Two ostensibly similar Palestine-themed collections were released this month: Kingdoms of Olives and Ash and This is Not a Border. Both bristle and pop with the names of acclaimed writers, including two Nobel laureates, Mario Vargas Llosa in Kingdoms and J.M. Coetzee in This is Not a Border, and the likes of Dave Eggers, Pankraj Mishra, Coim Tolbin, China Mieville and Alice Walker.
The first collection’s writers were invited on an investigative trip by Breaking the Silence, a group founded by former Israeli soldiers in 2004 with the aim of speaking critically about aspects of the Occupation. The other collection’s writers were invited by the Palestine Festival of Literature (PalFest), which recently wrapped up its tenth annual edition. PalFest is a working tour, which I joined in 2013, and includes the performances and writing seminars common to litfests anywhere. Yet, as with Breaking the Silence, PalFest also offers its writers side-trips, interviews and informal meetings.
There is overlap between the two lists of writers — Orwell Prize-winning Palestinian author Raja Shehadeh writes in both — and several texts in both collections refer to visits with Issa Amro, the Palestinian activist who founded Youth Against Settlements and who Forward newspaper has called “the Palestinian Gandhi.” Some essays would be at home in either collection. And yet, from their introductions, it’s clear these are two very different projects.
The introduction to Kingdoms is co-written by its award-winning co-editors, Michael Chabon and Ayelet Waldman. Their point of origin is Tel Aviv, which is briefly sketched as a glittering, cosmopolitan, queer-friendly city entirely separate from what’s happening in the rest of the country and the territories it occupies and administers. “One would never know,” Chabon and Waldman write, “on the streets of Tel Aviv, that an hour’s drive away, millions of people are living and dying under oppressive military rule.”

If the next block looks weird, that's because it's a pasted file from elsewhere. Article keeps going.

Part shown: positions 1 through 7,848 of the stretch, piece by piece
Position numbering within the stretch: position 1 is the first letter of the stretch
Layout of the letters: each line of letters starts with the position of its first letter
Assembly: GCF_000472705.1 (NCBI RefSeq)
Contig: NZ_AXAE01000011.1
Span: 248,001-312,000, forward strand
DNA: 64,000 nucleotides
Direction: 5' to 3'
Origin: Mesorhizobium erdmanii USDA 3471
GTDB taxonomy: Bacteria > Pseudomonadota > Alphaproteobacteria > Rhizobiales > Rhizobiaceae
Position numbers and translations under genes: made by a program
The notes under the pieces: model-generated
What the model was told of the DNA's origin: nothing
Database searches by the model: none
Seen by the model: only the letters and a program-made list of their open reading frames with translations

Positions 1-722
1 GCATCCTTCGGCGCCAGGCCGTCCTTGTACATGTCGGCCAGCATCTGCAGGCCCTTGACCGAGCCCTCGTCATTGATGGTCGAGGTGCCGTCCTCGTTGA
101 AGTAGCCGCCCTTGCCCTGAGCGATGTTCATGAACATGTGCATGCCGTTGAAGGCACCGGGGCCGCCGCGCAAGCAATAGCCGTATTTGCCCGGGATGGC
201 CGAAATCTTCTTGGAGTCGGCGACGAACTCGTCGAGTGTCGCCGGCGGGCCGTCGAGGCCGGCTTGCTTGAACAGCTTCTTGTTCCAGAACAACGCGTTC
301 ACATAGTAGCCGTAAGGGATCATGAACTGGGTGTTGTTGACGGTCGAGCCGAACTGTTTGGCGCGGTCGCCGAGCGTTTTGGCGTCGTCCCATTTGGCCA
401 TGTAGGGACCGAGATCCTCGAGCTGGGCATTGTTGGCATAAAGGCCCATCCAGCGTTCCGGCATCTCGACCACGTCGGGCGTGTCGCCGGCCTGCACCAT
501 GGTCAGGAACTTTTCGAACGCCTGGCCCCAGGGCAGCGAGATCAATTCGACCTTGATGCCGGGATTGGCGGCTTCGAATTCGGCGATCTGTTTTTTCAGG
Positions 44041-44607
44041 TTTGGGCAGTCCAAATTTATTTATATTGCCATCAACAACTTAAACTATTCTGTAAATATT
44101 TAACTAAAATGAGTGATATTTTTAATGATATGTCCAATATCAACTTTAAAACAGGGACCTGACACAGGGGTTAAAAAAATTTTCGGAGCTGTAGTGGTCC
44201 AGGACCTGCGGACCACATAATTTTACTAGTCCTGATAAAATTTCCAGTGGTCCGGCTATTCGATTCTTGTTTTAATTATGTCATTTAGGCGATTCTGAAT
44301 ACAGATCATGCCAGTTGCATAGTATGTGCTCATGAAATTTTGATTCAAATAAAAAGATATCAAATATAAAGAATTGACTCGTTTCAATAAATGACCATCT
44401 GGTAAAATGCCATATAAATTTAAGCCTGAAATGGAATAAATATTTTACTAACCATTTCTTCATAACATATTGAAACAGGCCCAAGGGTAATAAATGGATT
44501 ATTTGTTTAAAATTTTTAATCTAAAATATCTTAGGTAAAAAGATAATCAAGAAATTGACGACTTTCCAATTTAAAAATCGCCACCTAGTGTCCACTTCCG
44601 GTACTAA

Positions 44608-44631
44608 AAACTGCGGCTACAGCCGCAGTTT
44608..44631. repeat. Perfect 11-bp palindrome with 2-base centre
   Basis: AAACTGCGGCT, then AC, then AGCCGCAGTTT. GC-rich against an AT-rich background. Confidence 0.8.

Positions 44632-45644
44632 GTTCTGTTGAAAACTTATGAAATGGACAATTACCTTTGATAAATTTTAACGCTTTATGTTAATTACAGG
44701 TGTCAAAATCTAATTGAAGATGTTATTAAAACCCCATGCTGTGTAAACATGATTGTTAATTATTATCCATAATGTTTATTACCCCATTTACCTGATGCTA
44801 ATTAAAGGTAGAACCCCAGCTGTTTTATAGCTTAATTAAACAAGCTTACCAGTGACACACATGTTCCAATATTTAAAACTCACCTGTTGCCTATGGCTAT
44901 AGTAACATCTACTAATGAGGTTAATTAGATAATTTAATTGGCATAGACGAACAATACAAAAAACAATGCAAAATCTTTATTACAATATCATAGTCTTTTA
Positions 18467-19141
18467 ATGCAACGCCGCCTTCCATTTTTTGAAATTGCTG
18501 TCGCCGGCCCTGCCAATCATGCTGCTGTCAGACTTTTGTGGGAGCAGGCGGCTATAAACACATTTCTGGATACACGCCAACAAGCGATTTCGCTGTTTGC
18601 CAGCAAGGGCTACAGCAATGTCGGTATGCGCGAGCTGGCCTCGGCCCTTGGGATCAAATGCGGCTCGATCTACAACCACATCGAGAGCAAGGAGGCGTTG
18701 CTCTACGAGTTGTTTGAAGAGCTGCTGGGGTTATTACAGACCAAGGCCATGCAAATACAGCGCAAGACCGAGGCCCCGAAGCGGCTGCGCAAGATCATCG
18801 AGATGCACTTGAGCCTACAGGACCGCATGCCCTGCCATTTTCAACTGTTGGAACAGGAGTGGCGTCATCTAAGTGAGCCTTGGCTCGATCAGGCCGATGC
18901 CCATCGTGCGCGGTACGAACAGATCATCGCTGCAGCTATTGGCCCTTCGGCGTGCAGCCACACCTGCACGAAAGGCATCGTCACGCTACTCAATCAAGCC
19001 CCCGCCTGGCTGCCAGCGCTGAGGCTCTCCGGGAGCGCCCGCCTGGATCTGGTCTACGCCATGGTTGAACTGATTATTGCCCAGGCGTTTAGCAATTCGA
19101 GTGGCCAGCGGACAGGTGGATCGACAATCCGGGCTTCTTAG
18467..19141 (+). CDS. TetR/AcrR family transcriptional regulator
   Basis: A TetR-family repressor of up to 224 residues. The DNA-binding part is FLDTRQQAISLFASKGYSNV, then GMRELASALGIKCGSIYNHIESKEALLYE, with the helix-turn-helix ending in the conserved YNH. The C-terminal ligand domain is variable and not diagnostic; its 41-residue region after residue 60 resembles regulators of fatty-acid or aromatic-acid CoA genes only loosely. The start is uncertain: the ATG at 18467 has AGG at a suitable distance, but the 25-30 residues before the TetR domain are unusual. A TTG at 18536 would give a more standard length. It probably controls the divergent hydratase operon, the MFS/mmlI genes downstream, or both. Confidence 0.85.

Eager to project an absence of editorial vision, they go on to declare their neutrality as editors, and make an emphatic statement that they have censored no one. Chabon and Waldman were once part of the “ambivalent middle,” they tell us, a place where they seem to expect the majority of readers to be. The reason this collection, which is indeed highly polished, took so long is because “a team of fact-checkers labored for months.” Objectivity is further promised as they tell us that, of these writers, “many acknowledged from the outset that they had never really given the subject more than a glancing consideration.”
But it’s hard to say who, among these writers, might have managed to reach adulthood without having an opinion about Israel and Palestine. It was not, for instance, Vargas Llosa, who opens his essay by noting, “In the 1970s I was quite active in the defense of Israel, getting myself involved in many polemical exchanges.” He adds that “my ideas about the need to defend its [Israel’s] existence, with secure borders, have not changed one iota.” Nor could it be Colm Toibin, who opens his essay, “In June 1991, on the night Yitzhak Rabin was reelected in Israel, I was in Jerusalem.” And while the human mind is a flexible thing, the broad sweep of Chabon and Waldman’s “one would never know” rings odd in a country where military service is compulsory.
Surely it would be more believable to begin by saying: We all have biases and opinions on this topic, which has been at the center of the world imaginary for decades, and these cannot be fact-checked away. Indeed, many sentences can pass a rigorous fact-checker without feeling true, as in the book’s opening essay, which sees Australian journalist and novelist Geraldine Brooks replay the case of the 13 and 15-year-old Palestinian cousins who stabbed and wounded two Israelis. The story unfolds in a disembodied nature-documentary style, in which Brooks doesn’t appear. The essay’s flat tone suggests a writer who has no stake in how things turn out but is merely observing behavior in the wild.